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Google, Amazon, Microsoft Plan $3.6M for Open Source Projects After Heartbleed Bug

Google, Amazon, Microsoft and at least nine other companies plan to contribute $100,000 or more per year over the next three years to the Core Infrastructure Initiative in the wake of the Heartbleed bug that targeted the free encryption protocol OpenSSL

Google, Amazon, and Microsoft are among a collection of technology giants backing a $3.6 million effort to support open source projects that are notoriously underfunded despite serving as a cornerstone of Internet security.

The non-profit tech firm Linux Foundation announced that at least twelve companies will contribute $100,000 or more annually over the next three years to the Core Infrastructure Initiative. That fund will support open source projects including OpenSSL, which will be the first project to receive funds through the new project.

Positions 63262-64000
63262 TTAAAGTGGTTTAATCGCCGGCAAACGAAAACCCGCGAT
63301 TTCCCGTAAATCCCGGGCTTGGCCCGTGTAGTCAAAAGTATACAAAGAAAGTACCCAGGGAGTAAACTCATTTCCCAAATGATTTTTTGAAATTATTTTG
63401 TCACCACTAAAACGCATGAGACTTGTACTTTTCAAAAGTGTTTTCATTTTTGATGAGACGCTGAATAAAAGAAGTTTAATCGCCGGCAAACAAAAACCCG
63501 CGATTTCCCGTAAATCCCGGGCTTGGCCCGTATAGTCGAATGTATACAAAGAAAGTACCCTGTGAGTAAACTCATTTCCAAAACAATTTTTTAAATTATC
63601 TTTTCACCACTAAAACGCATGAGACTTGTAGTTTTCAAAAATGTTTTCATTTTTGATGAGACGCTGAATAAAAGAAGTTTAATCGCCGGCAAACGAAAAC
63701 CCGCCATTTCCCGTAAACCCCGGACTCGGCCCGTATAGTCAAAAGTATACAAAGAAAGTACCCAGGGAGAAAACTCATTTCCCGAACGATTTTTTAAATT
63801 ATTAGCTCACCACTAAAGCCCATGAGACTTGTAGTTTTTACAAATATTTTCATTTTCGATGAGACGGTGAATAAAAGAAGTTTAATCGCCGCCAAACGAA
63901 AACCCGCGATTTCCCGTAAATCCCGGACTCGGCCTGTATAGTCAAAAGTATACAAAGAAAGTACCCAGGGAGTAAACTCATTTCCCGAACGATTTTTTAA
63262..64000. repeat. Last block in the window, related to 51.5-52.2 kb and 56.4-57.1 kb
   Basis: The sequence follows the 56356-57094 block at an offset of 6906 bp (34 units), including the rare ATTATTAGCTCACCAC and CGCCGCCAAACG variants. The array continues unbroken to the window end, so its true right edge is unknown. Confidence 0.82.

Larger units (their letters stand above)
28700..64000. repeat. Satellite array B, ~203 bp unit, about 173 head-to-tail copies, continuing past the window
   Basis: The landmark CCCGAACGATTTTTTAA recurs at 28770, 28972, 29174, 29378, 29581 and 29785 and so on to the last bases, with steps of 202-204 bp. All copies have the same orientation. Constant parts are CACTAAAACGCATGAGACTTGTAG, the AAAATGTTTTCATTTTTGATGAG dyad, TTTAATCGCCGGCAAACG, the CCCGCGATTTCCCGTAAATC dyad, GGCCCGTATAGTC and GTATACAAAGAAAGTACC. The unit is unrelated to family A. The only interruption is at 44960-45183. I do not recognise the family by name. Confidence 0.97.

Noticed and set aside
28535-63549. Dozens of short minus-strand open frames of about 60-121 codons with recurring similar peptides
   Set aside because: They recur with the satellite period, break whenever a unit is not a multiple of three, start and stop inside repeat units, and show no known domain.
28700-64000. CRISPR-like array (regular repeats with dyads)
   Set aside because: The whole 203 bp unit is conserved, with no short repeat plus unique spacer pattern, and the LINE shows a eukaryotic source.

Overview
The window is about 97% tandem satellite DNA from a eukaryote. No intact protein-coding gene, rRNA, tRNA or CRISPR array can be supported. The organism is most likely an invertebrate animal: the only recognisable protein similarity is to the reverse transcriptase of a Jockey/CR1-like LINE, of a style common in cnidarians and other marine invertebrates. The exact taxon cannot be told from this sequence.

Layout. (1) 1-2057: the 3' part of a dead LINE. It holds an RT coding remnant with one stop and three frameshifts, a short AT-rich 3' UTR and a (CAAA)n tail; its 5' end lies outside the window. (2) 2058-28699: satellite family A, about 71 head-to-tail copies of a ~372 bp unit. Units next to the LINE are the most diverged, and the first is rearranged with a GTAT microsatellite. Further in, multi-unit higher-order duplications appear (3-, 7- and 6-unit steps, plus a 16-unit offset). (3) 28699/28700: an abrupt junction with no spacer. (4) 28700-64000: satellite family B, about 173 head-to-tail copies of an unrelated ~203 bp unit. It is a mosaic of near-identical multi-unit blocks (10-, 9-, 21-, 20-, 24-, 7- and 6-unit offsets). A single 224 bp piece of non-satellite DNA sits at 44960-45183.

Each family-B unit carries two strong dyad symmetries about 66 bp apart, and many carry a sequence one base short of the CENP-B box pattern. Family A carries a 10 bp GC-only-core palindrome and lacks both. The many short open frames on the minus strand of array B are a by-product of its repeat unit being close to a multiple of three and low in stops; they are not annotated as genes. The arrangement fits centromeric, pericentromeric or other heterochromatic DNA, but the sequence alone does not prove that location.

The funding announcement comes just weeks after the Heartbleed security bug, which exploits a vulnerability in the OpenSSL data protection protocol, was first revealed. OpenSSL is open-source and free to use, making it a popular choice for many top companies around the world looking to keep their data transmissions secure. However, it has long suffered from funding deficiencies.

Internet security experts and other activists have called for additional funding and support for the OpenSSL project in the aftermath of the Heartbleed crisis.

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